The pies were a big hit with my co-workers and friends. Some described them as a “giant oreo.” I especially loved the festive touch of crushed peppermint candies in the cream filling. The only thing I’d do differently next time is half the recipe (I certainly didn’t need to make 40 whoopie pies.) I’ll also warn you that these babies take time and patience—there are many steps involved. But I think it’s worth it for a special occasion. This recipe is a keeper.

In the spirit of the holidays, here are a few of my all-time favorite holiday recipes:

Nanimo Bars
Homemade Marshmallows
Swirled Peppermint Bark
Almond Buttercreams

Enjoy! Let me know if you have a favorite to share…include a link below.

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Ugly Holiday Sweater Party

December 16th, 2010 — 2:13pm

148295_10100186064781567_8610515_60312447_7709407_nLast weekend I attended my first ever “Ugly Holiday Sweater” party at my friends’ Ryan and Jill’s house. Based on a recommendation from a friend, I headed to Walmart to find an “ugly sweater.” It didn’t take long to uncover a festive sweater vest perfect for the occasion. Coupled with fuzzy Christmas tree ornaments from Claire’s, it was a nice little ensemble. The party was everything I hoped it would be. Although I didn’t take home the traveling trophy for “Best Ugly Sweater” this year, I did learn a lot from the experience. You can count on me to kick it up a notch next year.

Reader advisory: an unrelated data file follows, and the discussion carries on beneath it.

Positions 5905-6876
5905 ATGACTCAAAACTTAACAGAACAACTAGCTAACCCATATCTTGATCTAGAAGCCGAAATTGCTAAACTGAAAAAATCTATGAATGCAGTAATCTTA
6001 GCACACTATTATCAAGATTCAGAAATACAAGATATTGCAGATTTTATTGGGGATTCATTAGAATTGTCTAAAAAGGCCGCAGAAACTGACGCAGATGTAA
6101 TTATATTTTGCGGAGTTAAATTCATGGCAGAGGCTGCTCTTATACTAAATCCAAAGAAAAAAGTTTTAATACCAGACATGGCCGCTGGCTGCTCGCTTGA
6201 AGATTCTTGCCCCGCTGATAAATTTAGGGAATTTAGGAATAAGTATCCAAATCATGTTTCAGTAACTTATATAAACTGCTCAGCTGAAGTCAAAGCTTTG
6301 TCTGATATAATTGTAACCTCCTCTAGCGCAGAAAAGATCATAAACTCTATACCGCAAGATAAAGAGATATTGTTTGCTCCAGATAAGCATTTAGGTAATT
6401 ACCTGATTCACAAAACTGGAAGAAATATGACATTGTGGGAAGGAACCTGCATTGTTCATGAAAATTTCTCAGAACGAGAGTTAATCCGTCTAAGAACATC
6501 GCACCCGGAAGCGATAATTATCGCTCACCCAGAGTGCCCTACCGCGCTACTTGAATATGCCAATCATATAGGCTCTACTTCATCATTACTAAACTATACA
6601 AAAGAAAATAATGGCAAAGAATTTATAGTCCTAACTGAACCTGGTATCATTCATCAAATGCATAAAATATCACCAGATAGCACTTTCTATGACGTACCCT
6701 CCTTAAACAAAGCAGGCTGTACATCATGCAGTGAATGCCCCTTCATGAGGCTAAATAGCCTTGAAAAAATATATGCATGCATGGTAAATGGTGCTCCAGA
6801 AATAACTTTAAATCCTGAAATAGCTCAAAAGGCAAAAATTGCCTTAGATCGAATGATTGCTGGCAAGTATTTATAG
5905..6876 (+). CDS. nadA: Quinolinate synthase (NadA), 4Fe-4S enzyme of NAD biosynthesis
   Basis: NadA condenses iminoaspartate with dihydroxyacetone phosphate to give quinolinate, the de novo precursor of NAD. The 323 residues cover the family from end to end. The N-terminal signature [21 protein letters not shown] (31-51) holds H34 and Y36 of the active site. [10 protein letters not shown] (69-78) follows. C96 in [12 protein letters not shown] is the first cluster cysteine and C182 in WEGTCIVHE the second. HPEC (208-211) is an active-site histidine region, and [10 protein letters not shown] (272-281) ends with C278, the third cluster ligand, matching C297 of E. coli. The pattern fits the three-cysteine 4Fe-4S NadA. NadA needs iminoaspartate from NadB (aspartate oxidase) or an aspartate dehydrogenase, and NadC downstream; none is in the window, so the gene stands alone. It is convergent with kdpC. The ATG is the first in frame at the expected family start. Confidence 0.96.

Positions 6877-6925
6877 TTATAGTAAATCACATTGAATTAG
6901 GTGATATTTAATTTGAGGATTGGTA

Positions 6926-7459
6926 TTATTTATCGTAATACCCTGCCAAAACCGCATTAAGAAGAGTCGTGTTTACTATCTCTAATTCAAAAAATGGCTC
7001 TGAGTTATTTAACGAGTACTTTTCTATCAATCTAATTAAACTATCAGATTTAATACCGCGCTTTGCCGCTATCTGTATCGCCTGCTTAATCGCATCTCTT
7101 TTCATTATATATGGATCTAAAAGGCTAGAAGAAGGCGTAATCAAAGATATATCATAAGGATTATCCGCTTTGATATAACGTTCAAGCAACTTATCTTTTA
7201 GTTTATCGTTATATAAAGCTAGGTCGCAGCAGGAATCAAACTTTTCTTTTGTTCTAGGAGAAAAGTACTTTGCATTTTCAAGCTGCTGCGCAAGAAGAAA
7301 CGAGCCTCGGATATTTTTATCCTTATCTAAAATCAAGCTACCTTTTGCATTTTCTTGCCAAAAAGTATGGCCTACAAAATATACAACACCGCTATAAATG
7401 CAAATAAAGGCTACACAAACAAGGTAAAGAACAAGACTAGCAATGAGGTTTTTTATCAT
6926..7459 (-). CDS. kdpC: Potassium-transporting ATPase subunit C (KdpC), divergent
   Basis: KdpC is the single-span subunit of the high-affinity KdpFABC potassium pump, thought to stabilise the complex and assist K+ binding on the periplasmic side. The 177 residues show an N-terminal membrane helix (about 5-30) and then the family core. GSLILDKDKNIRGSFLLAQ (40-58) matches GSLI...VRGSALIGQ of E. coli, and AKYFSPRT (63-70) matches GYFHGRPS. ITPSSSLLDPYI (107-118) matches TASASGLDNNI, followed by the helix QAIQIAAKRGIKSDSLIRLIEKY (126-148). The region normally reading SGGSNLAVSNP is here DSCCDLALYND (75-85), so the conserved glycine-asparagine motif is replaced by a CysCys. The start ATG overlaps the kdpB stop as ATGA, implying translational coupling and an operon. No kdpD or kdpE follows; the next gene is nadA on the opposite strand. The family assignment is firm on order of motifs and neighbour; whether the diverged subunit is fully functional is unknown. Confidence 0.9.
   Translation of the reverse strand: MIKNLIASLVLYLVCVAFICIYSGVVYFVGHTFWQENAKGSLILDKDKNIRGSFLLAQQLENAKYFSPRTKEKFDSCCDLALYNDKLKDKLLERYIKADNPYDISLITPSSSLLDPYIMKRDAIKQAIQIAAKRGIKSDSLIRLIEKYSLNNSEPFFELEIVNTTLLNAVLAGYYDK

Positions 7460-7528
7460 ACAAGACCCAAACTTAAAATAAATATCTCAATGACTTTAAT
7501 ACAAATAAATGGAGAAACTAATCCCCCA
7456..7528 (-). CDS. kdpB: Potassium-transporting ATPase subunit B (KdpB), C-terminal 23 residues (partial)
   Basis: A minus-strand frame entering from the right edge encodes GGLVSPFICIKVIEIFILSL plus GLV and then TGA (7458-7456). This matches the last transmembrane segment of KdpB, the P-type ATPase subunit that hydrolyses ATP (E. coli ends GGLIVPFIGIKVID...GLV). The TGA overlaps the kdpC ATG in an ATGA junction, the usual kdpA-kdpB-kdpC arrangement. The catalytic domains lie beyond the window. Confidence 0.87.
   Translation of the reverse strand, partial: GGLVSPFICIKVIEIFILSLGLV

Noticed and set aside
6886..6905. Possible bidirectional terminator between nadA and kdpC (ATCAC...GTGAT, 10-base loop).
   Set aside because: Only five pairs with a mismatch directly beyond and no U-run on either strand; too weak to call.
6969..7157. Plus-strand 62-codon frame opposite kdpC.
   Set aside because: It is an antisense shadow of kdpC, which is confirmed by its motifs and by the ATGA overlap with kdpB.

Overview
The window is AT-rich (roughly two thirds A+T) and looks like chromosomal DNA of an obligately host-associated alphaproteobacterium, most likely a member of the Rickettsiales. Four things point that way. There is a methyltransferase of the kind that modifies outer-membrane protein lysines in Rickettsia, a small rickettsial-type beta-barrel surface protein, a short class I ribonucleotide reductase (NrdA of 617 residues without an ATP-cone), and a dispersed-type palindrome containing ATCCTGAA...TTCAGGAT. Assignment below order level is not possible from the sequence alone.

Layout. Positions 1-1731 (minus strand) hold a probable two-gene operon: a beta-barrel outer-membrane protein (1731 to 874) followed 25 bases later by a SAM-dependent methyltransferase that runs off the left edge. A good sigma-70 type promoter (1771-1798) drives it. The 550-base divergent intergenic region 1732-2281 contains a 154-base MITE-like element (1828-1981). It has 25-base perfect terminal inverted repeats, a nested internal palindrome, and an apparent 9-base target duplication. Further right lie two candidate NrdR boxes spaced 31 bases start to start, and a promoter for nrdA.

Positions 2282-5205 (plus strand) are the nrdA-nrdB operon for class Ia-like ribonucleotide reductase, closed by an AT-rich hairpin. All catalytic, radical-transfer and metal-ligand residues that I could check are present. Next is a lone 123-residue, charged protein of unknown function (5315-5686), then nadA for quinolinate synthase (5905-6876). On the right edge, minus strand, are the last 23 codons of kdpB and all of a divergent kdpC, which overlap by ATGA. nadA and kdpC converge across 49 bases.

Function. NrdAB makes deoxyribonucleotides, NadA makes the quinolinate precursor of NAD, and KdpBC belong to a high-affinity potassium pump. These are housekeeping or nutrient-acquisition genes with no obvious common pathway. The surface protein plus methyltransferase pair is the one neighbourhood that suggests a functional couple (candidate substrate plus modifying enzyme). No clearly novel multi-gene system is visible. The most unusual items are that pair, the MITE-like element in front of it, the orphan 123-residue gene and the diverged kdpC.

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A Big Girl Christmas Tree

December 15th, 2010 — 11:16am

december-2010-105This year I finally purchased my first “big girl” Christmas tree. In previous years, I’d been disappointed with (and slightly embarrassed by) my barely-knee-high tree that cowered in a corner and pathetically sagged under the weight of an ever-growing ornament collection. This year I invested in the real deal. And by real, I mean fake. A $49 day-after-Thanksgiving door-buster from Home Depot. It’s a towering six foot number pre-lit with precisely spaced strands of white lights and decorated with artificial pine cones and berries. She’s a real beauty.